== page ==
Collision at Dawn: and Other Thrilling Stories of the Sea.


240 pages
Contains Photos, Index
ISBN 978-1-897174-32-6
DDC 910.4'5209715




Reviewed by


Readers of popular Newfoundland maritime history will be pleased with the author’s latest contribution. Containing 53 brief 500- to 750-word well-written chapters, they document the tragedies and sorrows of the working life of people dependent on the sea for their livelihoods from the mid-1850s to the 1950s, when the fishery was the mainstay of the Newfoundland economy and the sea the transportation lifeline for communities. Shipwrecks were a daily constant in their livelihoods, and the author’s ongoing research into the hundreds of shipwrecks around the province’s coastline shows that they occurred for four reasons: vessels stranding on offshore reefs either near land or by ice; sunk and abandoned at sea because of leaks or heavy storms; destroyed by enemy forces (as happened to vessels during both world wars when German U-boats patrolled the Atlantic Ocean); or burnt. Collisions at Dawn is well illustrated, and each chapter has informative explanatory endnotes on communities and individuals. It could use several maps to help the reader better follow the many outports and bays where the marine accidents and tragedies took place.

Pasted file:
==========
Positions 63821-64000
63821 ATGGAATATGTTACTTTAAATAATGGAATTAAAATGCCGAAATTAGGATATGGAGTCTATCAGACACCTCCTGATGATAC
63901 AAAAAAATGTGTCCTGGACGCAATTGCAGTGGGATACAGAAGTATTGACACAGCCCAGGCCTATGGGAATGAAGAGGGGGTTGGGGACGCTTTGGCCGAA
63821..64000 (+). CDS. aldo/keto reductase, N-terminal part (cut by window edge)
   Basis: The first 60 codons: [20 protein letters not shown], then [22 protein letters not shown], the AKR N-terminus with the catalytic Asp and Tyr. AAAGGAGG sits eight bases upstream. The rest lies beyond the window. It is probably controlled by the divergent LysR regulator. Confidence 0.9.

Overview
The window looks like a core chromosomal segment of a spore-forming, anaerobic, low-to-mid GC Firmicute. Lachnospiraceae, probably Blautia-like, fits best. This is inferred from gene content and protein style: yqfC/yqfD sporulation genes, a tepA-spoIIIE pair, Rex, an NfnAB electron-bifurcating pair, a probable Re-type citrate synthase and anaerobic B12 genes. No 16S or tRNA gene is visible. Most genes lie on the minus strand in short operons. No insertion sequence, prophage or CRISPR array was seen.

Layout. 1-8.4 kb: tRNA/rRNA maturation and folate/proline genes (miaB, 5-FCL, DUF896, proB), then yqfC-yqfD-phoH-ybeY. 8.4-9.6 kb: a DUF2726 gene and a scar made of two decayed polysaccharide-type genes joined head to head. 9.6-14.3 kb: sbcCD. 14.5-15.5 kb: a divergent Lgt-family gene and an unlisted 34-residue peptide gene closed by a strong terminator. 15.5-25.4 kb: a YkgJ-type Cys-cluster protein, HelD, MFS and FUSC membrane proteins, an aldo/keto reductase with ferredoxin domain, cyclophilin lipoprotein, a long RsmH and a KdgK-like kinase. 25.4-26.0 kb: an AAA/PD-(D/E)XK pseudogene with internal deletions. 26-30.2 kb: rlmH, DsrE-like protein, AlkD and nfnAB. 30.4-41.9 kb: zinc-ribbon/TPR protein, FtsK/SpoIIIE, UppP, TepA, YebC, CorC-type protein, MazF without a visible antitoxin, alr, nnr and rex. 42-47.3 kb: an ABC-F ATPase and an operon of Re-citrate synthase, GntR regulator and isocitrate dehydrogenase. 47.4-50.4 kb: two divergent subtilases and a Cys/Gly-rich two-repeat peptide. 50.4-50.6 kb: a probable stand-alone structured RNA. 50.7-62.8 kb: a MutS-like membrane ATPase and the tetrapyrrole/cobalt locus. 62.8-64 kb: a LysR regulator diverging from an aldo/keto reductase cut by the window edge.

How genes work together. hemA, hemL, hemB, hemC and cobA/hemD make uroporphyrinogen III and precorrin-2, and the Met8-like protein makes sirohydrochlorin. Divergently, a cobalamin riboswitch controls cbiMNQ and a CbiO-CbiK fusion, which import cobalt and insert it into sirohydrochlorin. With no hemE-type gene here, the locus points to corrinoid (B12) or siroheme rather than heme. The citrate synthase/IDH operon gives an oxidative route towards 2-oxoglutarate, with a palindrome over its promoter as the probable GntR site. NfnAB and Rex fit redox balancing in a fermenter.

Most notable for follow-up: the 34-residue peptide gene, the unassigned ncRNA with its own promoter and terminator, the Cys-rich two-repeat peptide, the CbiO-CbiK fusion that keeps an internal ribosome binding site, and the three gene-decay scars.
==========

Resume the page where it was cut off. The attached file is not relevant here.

Parsons, Robert C., “Collision at Dawn: and Other Thrilling Stories of the Sea.,” Canadian Book Review Annual Online, accessed July 23, 2024,